top of page

A Guide to the Most Important Music Periods in History

Do you have classical musicians for friends who go on and on about these classical periods? Are you not too sure about what they’re talking about and feeling left out? Do you want a quick crash course on these famous periods to impress your friends or just learn more? Look no further and read on for a condensed walk through music in time!

Medieval Period (c. 1150 - c. 1400)

Beginning around the fall of the Roman Empire in 476 AD, the medieval period progressed into the 6th century and lasted through the end of the 14th century (when it gave way to the Renaissance Period). One of the most prominent features of this period was its focus on the church. Medieval music included liturgical music (used for the church) and secular music.

Medieval music carried stark characteristics such as monophony, standardised rhythmic patterns and limited instrumental music. Furthermore, the foundation for the music notation and music theory practices that would shape Western music was laid and developed during this period. Before this introduction of music notation, songs and pieces were learned by ear since no song melodies were written out.

While a majority of medieval music has not survived the test of time due to inconsistencies in music notation, the works of a few prominent composers have. These composers include Léonin, Pérotin, Hildegard von Bingen and Guillaume de Machaut.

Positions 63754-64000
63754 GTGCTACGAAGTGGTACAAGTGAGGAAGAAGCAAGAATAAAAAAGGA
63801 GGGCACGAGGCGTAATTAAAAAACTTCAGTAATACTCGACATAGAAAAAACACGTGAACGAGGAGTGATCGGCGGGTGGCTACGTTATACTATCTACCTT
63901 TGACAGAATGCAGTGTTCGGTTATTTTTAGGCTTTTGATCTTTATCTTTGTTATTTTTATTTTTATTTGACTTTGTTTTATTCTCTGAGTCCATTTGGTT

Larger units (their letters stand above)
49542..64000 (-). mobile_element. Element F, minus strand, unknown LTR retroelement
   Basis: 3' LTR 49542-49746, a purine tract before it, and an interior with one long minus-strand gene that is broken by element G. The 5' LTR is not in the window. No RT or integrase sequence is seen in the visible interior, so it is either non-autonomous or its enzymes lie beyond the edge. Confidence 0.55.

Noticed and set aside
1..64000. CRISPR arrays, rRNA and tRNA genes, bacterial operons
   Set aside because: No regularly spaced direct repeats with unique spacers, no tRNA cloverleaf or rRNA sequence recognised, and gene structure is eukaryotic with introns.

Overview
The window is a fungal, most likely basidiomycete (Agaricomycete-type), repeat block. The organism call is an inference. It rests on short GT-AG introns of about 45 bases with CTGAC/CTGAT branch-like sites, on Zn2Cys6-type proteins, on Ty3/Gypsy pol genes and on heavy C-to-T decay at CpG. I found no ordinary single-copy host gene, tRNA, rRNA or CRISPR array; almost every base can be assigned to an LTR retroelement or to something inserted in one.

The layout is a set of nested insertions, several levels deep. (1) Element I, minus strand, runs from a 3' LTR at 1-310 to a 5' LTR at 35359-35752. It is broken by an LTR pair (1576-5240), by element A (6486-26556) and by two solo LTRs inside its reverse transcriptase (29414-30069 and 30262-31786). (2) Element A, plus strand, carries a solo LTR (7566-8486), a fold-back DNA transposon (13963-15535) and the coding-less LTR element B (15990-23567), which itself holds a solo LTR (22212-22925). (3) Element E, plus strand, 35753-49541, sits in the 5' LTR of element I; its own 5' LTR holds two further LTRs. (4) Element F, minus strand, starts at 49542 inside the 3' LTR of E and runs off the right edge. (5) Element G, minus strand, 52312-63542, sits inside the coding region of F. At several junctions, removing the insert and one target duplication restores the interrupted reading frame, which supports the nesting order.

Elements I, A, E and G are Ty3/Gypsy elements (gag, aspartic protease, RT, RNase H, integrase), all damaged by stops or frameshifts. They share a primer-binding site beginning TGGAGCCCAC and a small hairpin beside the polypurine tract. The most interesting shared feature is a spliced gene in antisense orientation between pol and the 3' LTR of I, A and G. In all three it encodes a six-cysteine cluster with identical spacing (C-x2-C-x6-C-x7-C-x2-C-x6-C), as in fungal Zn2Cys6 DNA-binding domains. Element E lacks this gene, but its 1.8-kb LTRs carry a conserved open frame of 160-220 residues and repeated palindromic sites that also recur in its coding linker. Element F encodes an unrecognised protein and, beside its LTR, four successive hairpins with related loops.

Renaissance Period (c. 1400 - c. 1600)

During the Renaissance Period, music was increasingly freed from medieval constraints and there was a wider display of range, rhythm, harmony, form and notation. This was also when music became more used for personal expression.

A few of the most notable traits of Renaissance music were its polyphony, tonal music and increase in risk-taking (with the increased use of dissonance).

Although Renaissance music has not carried on to the present as much as music from the Classical and Romantic periods have, some of the composers from this era still remain highly influential. The works of Josquin des Prez, Carlo Gesualdo and Giovanni Pierluigi da Palestrina are still frequently used in today’s age.

Baroque Period (c. 1600 - c. 1750)

Best known for its grandiose, dramatic and energetic spirit as well as its stylistic diversity, the Baroque was a period of artistic style that started around 1600 in Rome, Italy before spreading throughout the majority of Europe during the 17th and 18th centuries. In fact, the word baroque describes something that is elaborate and highly detailed.

Baroque music was characterised by its emphasis on dynamics, ornamentation (where even the simplest melodies were embellished with ornamentations like trills, acciaccaturas, appoggiaturas, mordents and turns) and drama. Its intention was to appeal to all senses and emotions. During this period, popular musical forms such as the prelude and fugue, the cantata, the concerto, the oratorio, the sonata and even opera were created. Furthermore, similar to prior Renaissance compositions, many Baroque pieces had religious themes.